4.      “Yow squaddie hol’ dis an nuh seh nuttn!” Looking through a different lens, this seems like a large-scale example of how we have to basically bribe police in this country to do their jobs. Instead of just springing to duty (I said DUTY), you have to hold their hand, rub them down and sweet them up to get any attention. People will think I’m harsh for putting it this way but it takes me to the major lesson learned from JPS today, which is how we should deal with our ineffective police system.

Please do not think I am just coming down on the police for the sake of making noise. I fully understand that several factors are at play, chiefly the lack of resources, which isn’t their fault. But there is a larger picture.  

The assertion by many people is that the JCF is corrupt, lazy and ineffective and most officers take more pleasure in extorting and brutalizing citizens than doing their duty as civil servants. The opposite camp says they are not paid well and receive poor benefits and are acting according to their poor remuneration.

Real police

Middle ground.

I am grouping the JCF with medical practitioners and teachers because my sentiment goes for all of them. These three professions are crucial elements in the development of any society and should not only be paid well but given every privilege and respect they deserve.

However, people in these professions must understand that they are entrusted with a major responsibility, which involves the well-being, care and protection of other innocent human beings. They must be prepared to take this responsibility seriously, regardless of remunerative conditions. You are in a position where people rely on you for crucial services and you need to be ready to commit the utmost care in exercising that service.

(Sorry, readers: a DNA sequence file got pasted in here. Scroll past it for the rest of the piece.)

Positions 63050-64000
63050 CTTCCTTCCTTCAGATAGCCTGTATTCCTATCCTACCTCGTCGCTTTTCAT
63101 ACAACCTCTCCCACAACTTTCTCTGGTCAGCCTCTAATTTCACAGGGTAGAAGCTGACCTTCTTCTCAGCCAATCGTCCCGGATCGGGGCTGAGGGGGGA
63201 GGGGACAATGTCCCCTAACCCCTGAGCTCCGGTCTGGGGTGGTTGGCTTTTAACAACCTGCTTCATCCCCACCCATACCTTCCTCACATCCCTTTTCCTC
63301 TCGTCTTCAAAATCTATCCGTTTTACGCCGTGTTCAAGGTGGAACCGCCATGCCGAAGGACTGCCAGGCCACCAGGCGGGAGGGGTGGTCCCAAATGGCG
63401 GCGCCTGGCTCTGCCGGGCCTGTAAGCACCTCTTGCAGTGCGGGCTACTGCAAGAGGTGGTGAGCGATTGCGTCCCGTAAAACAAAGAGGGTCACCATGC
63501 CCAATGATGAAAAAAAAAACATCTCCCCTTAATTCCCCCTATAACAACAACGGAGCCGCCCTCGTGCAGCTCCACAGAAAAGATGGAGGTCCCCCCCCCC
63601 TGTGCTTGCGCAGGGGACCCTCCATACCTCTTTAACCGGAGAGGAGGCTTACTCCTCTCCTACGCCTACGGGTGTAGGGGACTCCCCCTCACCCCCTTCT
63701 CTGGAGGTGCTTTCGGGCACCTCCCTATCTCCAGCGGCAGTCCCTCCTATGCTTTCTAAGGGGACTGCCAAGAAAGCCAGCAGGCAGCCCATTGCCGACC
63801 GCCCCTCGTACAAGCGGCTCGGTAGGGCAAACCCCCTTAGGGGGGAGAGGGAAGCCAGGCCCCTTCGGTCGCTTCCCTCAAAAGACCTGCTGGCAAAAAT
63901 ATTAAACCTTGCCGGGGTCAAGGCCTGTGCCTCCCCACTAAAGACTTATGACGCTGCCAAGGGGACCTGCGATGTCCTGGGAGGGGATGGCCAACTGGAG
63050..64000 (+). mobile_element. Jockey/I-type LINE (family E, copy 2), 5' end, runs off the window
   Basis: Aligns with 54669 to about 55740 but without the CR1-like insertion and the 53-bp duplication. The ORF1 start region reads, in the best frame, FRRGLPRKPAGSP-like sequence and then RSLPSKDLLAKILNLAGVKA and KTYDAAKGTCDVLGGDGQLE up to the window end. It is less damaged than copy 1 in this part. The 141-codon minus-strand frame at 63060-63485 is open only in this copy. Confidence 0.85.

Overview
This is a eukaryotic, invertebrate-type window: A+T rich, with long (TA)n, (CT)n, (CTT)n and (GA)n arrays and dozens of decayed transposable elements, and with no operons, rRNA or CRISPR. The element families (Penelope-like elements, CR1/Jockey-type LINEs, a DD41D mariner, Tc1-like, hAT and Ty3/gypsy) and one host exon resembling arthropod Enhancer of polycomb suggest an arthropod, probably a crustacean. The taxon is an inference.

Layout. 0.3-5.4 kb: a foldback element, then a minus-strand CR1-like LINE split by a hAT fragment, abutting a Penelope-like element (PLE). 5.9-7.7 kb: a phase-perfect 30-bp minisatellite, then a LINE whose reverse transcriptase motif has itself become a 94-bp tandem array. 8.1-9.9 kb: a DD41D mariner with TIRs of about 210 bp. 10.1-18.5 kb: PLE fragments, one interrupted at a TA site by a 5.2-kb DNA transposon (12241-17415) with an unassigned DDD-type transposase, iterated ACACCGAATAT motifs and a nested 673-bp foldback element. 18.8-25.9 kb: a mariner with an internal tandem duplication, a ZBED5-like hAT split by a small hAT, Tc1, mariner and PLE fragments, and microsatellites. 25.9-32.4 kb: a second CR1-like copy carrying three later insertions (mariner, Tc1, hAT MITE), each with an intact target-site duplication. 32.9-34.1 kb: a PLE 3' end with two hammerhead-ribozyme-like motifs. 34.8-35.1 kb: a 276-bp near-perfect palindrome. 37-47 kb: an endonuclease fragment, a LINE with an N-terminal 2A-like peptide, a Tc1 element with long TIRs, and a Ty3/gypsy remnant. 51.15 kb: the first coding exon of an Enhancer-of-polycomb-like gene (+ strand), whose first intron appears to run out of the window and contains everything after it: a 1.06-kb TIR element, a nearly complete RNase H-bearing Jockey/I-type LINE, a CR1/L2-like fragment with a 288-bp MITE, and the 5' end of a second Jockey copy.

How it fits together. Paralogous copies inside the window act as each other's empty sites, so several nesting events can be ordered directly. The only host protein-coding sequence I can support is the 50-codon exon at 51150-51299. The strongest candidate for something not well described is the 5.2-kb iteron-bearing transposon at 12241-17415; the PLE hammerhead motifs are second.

Furthermore, I think most rational people can identify with the need to make practical choices for your well-being and that of your family. Your kids need to eat and rent has to be paid. So if you find yourself in the predicament where you cannot continue with your salary package, COME OUT and find something else that will satisfy your needs. This is a tough decision but it serves the greater good far better than shirking such a vital responsibility, the result of which cause innocent people to suffer. Hopefully, the threat of mass exodus will encourage authorities to offer better incentives to these professionals.